Many new laws passed by the Florida Legislature during the 2020 session go into effect on July 1. Two bills that are among those that will have an impact on medical practices are highlighted below.
Expansion of Nurse Practitioners' Scope
Senate Bill 607 significantly expands the scope of nurse practitioners in Florida by authorizing Advanced Practice Registered Nurses (APRNs) to engage in autonomous practice of primary care. Primary care includes family medicine, general pediatrics and general internal medicine. An APRN can also practice autonomously if he or she is certified by the American College of Nurse Midwives to engage in midwifery. In order to practice autonomously, an APRN must document to the Board of Nursing (BON) that he or she has an unencumbered license under s. 464.012, F.S.; no disciplinary action against his or her license in the past five years; 3,000 clinical hours supervised by a physician in the past five years; completion of six college semester hours within the last five years (three in pharmacology and three in a differential diagnosis); financial responsibility to pay claims and costs arising out of the rendering of or failure to render nursing care, treatment or services in an amount not less than $100,000 per claim with a minimum annual aggregate of not less than $300,000; and any additional requirements imposed by BON rule. SB 607 also creates a nine-member Council on Advanced Practice Registered Nurse Autonomous Practice, establishes requirements for continuing education requirements through the BON, requires disclosures to new patients, creates additional grounds for discipline and provides $5 million in state funds for the Health Care Education Reimbursement and Loan Repayment Program for APRNs registered under s. 464.0123. Nursing home facilities are authorized to use paid feeding assistants who have completed a 12-hour program developed by American Health Care Association (AHCA). A registered nurse (RN) can delegate tasks to a certified nursing assistant (CNA) or home health aide (HHA), except the administration of controlled substances.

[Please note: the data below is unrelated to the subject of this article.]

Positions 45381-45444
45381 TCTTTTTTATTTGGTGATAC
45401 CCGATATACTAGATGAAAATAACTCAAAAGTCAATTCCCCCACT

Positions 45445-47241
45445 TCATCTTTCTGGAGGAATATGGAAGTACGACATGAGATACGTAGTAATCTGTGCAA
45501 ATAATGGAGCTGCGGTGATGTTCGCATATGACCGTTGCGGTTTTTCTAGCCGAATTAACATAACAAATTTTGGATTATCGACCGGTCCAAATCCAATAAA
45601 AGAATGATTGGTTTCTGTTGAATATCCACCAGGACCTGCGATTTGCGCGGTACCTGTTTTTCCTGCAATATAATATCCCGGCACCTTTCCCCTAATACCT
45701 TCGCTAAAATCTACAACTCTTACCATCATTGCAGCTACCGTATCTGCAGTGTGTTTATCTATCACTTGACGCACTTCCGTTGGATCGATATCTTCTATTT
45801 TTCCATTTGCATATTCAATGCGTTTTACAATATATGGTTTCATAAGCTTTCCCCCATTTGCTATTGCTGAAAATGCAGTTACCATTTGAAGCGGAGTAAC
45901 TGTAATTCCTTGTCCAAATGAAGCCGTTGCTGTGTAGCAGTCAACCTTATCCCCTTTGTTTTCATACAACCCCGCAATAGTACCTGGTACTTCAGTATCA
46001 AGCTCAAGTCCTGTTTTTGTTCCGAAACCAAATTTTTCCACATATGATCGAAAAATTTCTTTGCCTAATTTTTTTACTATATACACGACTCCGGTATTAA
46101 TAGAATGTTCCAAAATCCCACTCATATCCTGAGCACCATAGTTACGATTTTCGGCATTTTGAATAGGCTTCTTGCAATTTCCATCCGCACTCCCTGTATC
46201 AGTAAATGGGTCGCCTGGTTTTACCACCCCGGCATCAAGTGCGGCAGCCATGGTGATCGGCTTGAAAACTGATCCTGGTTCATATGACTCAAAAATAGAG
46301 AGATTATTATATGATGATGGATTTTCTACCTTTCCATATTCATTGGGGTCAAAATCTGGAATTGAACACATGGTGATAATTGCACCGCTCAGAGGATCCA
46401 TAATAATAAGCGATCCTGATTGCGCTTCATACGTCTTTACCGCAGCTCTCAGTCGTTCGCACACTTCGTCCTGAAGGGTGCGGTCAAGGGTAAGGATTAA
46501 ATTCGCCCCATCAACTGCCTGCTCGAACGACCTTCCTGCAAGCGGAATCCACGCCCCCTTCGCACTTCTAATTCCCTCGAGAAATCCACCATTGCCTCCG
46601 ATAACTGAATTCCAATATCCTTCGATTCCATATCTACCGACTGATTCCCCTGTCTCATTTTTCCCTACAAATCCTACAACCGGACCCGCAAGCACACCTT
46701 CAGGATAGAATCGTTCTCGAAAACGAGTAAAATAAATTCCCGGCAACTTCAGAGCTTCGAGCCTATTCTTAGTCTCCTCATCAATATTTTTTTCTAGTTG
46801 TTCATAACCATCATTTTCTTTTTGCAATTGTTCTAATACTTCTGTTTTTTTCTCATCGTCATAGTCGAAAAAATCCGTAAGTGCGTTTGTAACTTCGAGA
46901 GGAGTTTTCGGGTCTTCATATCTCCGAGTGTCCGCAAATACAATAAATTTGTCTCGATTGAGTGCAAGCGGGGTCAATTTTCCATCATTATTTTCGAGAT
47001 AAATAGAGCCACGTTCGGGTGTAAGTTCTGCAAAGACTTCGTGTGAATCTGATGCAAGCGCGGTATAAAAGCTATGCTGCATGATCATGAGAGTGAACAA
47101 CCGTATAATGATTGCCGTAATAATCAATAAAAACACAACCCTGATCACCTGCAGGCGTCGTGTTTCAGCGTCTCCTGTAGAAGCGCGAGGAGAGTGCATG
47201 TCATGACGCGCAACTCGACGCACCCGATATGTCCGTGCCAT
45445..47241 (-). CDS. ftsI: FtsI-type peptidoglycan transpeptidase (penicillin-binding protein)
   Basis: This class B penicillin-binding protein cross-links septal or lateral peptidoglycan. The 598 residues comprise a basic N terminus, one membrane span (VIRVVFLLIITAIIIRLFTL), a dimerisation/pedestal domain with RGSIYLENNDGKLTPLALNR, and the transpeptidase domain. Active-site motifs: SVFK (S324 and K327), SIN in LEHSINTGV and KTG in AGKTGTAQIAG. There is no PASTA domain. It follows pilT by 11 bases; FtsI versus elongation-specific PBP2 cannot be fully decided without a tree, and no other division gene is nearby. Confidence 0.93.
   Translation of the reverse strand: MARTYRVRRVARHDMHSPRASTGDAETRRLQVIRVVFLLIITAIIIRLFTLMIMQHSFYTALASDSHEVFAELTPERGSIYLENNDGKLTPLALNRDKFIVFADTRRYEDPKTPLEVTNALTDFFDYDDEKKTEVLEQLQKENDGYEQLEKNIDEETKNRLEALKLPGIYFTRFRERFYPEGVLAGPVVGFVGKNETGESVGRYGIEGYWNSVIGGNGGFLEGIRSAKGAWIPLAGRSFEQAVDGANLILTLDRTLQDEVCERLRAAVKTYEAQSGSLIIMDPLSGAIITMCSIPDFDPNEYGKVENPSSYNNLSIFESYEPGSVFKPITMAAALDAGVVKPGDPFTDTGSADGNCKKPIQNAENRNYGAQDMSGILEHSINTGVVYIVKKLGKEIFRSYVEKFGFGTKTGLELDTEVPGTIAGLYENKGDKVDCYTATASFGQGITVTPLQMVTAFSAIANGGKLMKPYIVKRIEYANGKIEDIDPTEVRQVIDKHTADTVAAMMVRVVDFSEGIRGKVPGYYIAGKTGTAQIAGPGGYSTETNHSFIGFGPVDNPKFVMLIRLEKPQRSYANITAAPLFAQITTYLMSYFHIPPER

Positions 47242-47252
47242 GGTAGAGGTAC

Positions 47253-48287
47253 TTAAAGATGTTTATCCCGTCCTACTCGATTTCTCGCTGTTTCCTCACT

Written Consent for Reproductive Health
Senate Bill 698 will require a significant change for some physician practices. It requires a healthcare practitioner, medical student or any other student who is receiving training as a healthcare practitioner to obtain the written consent of a patient or a patient's representative before performing a pelvic exam (exception for court-ordered collection of evidence or to avert a serious health risk). This includes pelvic exams of both males and females. Other provisions of the new law include:
- disciplinary action against a healthcare practitioner's license if he or she intentionally transfers an embryo or reproductive material without the recipient's consent
- crime of reproductive battery (third-degree felony to implant or transfer embryo or reproductive material without consent of the recipient; penalty increased to second-degree felony if the donor is the healthcare practitioner)
- statute of limitations does not begin until the date the violation is discovered and reported to law enforcement or other government agency; it is not a defense to the crime that the recipient consented to the use of an anonymous donor